Can I Pay My Taxes With a Credit Card?
Now, we know these things cannot always be avoided. Desperate times calls for desperate measures. When bill collectors want their money, they’ll come close to harassing you for it and could care less what you did to get it. But getting one monkey off your back only to gain another creditor calling you at all times of the day isn’t going to solve your problems. At best it will only delay them from making your life more stressful.
The Illusion of Free Money
Managing credit cards is a tricky thing, especially if you have a good line of credit. You’ll receive all types of credit card offers with great introductory interest rates and 0% balance transfers. Should you choose to open a line of credit with one of these banks, you’ll even receive a few blank checks that also offer 0% interest. Who wouldn’t want that?
These banks count on you to take advantage of these opportunities. In some cases, they are great ways to acquire a certain amount of cash that you may have had to go through a personal loan to get. But we’re not talking about that. We’re addressing whether or not you should use a credit card to pay your taxes.
When to Use Credit Cards
Credit cards should only be used as a last resort on an emergency basis. They also should be used as another form of payment even if you already have the means to pay for something. Some people prefer to use the credit card for the amount of cash back privileges their bank might offer, or even gain frequent flyer miles. However, if you’re totally out of resources and you owe the Internal Revenue Service (IRS), then it’s probably better to arrange an affordable monthly payment agreement directly with them. If you’re uncomfortable talking to the IRS, then you can hire a tax relief professional to take care of such matters for you.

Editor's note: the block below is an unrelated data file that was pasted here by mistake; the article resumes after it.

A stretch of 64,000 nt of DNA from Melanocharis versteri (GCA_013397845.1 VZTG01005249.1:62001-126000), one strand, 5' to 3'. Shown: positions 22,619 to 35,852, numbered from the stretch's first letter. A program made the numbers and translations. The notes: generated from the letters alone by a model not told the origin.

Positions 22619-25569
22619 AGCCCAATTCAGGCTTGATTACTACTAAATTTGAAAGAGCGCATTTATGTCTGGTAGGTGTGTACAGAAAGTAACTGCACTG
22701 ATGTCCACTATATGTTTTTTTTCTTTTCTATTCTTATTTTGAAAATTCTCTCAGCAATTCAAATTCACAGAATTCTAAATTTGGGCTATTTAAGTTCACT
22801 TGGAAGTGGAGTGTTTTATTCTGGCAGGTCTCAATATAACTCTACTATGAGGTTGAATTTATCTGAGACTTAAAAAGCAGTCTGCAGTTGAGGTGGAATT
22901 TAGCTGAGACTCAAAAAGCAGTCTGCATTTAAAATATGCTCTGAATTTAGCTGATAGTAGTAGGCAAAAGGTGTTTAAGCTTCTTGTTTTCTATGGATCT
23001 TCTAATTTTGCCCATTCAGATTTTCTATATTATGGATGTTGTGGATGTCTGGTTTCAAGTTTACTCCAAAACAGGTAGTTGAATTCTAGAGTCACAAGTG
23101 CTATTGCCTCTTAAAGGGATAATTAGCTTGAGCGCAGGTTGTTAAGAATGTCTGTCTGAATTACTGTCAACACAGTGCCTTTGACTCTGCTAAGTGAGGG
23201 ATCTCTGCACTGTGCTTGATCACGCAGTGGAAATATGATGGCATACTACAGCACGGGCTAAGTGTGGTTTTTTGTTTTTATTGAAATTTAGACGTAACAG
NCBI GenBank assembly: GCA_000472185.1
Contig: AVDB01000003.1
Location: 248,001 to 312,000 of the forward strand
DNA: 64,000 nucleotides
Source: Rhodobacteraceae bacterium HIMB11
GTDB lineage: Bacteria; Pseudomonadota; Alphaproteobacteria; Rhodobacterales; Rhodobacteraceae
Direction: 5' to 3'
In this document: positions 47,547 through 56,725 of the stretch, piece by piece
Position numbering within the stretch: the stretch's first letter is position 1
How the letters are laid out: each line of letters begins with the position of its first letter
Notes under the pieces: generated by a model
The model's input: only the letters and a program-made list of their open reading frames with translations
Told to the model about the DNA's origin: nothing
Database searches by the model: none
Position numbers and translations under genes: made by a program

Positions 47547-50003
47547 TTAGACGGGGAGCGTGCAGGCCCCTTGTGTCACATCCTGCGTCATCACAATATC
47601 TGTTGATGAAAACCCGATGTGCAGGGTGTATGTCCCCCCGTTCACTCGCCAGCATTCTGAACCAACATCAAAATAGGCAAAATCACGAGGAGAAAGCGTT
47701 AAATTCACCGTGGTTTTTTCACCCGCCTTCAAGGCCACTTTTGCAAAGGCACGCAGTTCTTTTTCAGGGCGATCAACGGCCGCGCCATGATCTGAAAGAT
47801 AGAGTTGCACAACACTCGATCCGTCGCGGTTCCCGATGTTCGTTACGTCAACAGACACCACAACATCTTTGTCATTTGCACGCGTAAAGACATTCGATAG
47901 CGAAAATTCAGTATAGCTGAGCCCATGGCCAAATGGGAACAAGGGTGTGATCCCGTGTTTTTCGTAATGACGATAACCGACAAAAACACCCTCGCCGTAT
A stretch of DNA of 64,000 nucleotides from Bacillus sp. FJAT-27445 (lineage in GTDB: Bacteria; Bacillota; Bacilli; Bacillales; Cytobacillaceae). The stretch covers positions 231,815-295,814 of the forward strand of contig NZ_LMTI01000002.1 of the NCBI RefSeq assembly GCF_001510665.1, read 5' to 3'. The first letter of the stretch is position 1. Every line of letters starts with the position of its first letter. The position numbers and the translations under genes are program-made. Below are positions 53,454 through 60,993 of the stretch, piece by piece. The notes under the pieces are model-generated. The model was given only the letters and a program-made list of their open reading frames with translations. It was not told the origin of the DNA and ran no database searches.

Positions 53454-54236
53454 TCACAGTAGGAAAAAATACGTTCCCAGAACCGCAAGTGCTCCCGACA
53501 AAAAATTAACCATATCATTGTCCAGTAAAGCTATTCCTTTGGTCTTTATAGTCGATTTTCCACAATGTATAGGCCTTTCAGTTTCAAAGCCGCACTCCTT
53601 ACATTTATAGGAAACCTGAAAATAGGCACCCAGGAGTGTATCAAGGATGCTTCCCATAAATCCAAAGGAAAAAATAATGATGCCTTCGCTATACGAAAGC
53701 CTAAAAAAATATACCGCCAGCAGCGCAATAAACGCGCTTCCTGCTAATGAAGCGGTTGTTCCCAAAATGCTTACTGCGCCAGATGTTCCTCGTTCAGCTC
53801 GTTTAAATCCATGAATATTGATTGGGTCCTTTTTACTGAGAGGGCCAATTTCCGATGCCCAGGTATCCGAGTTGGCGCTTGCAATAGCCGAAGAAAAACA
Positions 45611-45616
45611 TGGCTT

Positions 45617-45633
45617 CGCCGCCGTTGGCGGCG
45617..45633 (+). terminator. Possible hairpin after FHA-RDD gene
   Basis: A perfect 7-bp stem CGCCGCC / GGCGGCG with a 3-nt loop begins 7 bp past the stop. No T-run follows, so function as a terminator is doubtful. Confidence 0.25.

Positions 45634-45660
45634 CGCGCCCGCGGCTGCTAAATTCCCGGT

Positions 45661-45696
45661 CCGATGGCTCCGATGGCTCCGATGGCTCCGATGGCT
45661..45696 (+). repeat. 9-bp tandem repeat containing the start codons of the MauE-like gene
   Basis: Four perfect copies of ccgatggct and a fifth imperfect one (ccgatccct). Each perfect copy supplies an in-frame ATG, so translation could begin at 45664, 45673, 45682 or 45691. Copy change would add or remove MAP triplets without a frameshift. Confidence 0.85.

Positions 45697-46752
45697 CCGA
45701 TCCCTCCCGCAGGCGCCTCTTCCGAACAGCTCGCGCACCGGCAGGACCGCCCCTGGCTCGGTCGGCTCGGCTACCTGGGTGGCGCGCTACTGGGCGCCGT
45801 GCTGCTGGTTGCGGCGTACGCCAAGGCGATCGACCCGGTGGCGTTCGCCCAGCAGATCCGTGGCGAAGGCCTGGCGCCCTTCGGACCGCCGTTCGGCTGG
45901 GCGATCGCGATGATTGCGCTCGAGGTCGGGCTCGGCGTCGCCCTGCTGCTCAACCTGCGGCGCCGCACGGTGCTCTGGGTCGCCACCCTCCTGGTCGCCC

Here’s why you really shouldn’t use a credit card to pay off your tax debt:
While you might be able to alleviate your tax debt, you now have occurred another line of debt that also comes with it’s own terms of interest and late penalty fees. Chances are if you’re even one day late making your payments, any introductory interest rates and 0% balance transfers will immediately cancel out. So now, your financial woes may not lie with the IRS, but they still exists. And if you’re unable to take care of that credit card debt, it can and will be reported and affect your credit score, lowering it and preventing you to get low interest car, mortgage, or personal loans.
If you’re thinking about using your credit card to pay a tax debt, consult with tax relief professionals to find out other alternatives. Success Tax Relief’s mission is to alleviate any tax issues you might have. No debt is too big or too small. Contact us through our website or call 1-877-825-1179 today.